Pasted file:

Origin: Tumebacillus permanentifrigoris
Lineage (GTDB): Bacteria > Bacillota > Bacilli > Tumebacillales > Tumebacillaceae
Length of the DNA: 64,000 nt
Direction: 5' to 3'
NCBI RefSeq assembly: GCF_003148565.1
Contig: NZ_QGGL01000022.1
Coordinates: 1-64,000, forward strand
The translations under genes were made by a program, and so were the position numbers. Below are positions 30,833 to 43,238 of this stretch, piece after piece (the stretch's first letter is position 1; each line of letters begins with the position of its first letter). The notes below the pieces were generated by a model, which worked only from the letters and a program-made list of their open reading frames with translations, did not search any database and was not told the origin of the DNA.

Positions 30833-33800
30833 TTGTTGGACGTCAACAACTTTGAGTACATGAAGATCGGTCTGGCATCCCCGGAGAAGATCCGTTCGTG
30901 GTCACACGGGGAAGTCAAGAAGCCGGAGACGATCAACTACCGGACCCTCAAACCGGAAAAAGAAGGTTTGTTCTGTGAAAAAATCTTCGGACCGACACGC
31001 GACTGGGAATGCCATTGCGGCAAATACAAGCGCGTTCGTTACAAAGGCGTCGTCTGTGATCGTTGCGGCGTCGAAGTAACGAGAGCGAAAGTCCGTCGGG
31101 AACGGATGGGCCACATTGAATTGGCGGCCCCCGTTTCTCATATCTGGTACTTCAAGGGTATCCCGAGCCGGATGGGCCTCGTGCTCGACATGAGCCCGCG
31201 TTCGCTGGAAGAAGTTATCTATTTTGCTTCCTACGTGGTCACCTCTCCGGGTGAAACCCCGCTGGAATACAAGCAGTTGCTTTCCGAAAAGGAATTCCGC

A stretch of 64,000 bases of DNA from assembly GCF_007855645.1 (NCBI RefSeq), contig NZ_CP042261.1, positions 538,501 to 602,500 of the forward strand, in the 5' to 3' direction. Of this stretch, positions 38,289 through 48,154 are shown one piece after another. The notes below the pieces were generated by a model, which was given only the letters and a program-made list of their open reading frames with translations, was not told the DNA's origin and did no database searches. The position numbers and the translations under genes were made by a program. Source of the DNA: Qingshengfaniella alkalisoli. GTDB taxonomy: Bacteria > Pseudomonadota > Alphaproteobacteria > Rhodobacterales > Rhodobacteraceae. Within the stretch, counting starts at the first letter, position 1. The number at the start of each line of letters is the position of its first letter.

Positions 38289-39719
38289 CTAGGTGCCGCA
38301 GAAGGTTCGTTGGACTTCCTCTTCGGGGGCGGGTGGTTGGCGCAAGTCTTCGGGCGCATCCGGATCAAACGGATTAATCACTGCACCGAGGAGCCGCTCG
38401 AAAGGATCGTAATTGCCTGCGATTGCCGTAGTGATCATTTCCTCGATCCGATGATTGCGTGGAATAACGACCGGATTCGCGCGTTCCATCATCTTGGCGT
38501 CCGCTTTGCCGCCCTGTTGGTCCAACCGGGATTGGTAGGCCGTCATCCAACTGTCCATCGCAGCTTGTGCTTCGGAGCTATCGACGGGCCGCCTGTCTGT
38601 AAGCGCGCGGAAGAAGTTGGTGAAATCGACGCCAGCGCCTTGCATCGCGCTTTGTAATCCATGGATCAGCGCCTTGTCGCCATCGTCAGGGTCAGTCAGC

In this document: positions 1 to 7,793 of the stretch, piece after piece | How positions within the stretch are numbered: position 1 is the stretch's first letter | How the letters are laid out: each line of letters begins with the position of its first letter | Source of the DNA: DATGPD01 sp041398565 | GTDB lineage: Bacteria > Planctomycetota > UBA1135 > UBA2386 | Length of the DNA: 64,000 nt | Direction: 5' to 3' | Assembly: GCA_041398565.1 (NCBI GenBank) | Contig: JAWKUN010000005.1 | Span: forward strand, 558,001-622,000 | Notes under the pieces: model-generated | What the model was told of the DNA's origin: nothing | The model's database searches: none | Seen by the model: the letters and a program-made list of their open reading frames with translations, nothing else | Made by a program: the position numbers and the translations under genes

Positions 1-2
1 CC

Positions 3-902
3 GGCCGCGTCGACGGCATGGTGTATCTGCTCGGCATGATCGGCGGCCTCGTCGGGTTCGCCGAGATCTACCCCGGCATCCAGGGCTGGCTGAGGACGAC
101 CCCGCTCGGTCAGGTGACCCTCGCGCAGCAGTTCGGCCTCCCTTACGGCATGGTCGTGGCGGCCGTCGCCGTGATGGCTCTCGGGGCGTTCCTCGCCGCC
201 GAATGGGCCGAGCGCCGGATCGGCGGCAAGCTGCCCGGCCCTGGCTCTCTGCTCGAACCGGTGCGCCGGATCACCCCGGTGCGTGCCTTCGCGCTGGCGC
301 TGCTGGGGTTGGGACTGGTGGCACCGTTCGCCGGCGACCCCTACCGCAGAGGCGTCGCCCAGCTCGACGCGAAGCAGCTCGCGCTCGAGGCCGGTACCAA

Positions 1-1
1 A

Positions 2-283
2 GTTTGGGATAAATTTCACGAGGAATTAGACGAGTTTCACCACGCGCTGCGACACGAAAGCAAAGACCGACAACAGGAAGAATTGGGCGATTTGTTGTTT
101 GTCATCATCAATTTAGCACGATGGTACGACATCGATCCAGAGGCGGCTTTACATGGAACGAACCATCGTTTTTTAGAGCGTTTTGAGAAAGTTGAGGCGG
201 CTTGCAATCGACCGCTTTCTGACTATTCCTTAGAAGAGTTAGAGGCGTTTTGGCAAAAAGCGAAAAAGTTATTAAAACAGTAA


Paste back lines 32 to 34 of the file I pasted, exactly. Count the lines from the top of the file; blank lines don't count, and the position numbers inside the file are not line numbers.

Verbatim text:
Positions 2-283
2 GTTTGGGATAAATTTCACGAGGAATTAGACGAGTTTCACCACGCGCTGCGACACGAAAGCAAAGACCGACAACAGGAAGAATTGGGCGATTTGTTGTTT
101 GTCATCATCAATTTAGCACGATGGTACGACATCGATCCAGAGGCGGCTTTACATGGAACGAACCATCGTTTTTTAGAGCGTTTTGAGAAAGTTGAGGCGG